Governors of Southwestern states on Monday met in Akure, the Ondo State capital, to discuss the security situation in the region.
The recent kidnappings and killings spurred the governors into action, one of which was the killing of Funke Olakunrin, the daughter of the national leader of Afenifere.
The governors’ meeting was a follow up to the security summit held last month in Ibadan, under the supervision of the Development Agenda of Western Nigeria (DAWN), with the mandate to draw up new strategies to curtail the rising security situation in the country.
The governors after the summit had set up a technical committee to develop a security blueprint with would form the basis for action by the respective states.
Speaking on behalf of the governors, the Ondo State Governor, Rotimi Akeredolu, who is also the Chairman of the governors of the south-west, said the meeting took far-reaching decisions that would transform approaches to security within the region.
Although he did not disclose the details of the meeting, he said the region would witness a total overhaul of its security architecture.
“You are all aware that we held security summit in Ibadan, you are probably in the know of the first day of the summit, but subsequently as you are aware, we have the technical committee,” he said.
“We have received the reports of the technical committee and the governors of all the states in Western Nigeria have now discussed the technical committee report and we are set to take immediate action on the very key areas recommended to the governors.”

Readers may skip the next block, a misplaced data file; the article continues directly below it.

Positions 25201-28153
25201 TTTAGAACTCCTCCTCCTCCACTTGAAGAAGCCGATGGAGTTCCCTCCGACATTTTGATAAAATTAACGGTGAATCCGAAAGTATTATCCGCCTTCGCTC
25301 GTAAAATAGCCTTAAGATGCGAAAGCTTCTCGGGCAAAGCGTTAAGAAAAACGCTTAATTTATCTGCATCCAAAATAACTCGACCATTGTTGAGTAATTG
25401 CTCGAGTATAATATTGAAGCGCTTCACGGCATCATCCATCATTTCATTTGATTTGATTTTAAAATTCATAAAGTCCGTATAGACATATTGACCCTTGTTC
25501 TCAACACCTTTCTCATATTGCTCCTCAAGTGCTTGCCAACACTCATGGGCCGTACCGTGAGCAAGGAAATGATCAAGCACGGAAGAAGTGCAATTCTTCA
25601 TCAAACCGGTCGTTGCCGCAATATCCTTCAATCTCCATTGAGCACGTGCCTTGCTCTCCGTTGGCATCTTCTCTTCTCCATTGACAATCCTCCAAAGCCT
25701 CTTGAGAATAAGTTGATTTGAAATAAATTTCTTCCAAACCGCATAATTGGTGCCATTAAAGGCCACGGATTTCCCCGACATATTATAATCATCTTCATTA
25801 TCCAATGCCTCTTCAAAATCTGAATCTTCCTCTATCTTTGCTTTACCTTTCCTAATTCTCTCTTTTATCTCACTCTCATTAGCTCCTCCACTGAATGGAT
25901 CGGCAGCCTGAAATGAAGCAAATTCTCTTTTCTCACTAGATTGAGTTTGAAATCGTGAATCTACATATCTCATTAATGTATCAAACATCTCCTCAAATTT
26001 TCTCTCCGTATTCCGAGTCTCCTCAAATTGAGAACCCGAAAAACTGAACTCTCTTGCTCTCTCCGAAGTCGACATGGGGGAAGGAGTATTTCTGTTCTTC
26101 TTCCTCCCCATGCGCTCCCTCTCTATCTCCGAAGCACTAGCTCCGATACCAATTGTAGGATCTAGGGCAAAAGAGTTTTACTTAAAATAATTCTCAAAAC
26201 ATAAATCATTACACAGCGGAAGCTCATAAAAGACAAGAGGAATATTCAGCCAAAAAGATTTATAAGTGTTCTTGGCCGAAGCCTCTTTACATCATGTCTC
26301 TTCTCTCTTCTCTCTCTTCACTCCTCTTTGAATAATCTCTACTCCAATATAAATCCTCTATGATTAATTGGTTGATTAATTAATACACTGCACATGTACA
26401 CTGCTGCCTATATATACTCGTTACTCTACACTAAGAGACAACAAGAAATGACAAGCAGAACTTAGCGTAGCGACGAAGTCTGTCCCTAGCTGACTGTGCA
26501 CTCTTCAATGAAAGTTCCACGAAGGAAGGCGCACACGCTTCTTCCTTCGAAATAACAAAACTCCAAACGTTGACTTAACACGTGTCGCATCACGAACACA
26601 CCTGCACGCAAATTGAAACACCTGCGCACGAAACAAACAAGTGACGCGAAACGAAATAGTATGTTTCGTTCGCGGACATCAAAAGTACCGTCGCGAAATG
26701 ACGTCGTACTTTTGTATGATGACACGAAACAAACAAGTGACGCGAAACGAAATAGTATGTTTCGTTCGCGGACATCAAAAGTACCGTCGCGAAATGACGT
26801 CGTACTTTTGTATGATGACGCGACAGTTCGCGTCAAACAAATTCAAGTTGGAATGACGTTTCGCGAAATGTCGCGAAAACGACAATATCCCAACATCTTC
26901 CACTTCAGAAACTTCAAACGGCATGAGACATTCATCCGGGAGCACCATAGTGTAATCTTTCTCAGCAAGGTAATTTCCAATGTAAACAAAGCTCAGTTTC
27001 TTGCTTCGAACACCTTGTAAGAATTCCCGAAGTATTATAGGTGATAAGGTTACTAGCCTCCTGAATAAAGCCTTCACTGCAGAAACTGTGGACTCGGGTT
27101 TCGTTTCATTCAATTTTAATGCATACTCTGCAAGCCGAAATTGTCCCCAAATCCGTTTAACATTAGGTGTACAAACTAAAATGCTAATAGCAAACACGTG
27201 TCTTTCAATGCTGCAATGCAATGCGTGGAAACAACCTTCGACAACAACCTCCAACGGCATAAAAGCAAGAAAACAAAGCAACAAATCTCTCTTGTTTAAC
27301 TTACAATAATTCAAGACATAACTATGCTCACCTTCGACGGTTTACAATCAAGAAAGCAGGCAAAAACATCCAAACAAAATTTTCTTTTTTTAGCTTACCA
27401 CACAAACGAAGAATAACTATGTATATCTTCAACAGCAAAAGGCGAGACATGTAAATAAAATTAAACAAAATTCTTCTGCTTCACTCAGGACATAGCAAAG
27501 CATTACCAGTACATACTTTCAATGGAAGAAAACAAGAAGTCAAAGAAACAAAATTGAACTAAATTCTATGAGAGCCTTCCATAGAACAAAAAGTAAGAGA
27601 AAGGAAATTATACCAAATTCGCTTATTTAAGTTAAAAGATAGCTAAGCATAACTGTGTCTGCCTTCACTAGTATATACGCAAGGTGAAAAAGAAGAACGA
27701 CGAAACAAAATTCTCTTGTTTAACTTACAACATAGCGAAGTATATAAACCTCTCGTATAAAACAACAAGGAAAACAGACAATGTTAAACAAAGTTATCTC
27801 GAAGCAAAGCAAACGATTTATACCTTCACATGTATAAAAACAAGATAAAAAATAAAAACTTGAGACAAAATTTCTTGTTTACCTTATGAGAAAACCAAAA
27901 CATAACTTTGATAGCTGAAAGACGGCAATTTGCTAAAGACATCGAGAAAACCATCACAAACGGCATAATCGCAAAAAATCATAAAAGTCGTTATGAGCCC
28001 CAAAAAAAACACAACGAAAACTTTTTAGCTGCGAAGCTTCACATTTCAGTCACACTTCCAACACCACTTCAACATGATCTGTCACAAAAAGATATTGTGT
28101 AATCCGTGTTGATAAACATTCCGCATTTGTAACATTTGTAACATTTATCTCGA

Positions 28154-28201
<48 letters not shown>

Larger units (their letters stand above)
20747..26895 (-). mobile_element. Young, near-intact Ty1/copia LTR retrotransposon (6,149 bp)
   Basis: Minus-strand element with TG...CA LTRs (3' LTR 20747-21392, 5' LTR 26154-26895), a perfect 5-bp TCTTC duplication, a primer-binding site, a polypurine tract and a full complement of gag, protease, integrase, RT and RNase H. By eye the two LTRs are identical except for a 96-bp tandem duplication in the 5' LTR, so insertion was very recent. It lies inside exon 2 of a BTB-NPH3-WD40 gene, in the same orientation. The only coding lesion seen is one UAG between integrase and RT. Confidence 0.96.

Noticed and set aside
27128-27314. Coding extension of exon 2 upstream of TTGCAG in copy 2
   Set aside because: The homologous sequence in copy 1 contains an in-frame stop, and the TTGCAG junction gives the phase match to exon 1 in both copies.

Mr Akeredolu said from the month of August “our security architecture would have changed. from what we have now.”
He noted that the DAWN commission would to do some more work on the project and thereafter the states would follow it up with an implementation for the security of lives and properties in Western Nigeria.
When asked to provide details of the recommendation as it affects violence by armed herdsmen, he said it would not be appropriate as the matters were meant to be kept from the public until it was time to implement.
“It is not something we can make open now, we want the people that are concerned to only just wake up to see the action,” Mr Akeredolu said.
“There is no way we can be here to discuss security, we will take steps. And we are assuring our people that we are prepared, and we will deal ruthlessly with anybody within our space to commit any criminal act.
“But the details of what we want to do cannot be discussed in the open,” the governor said.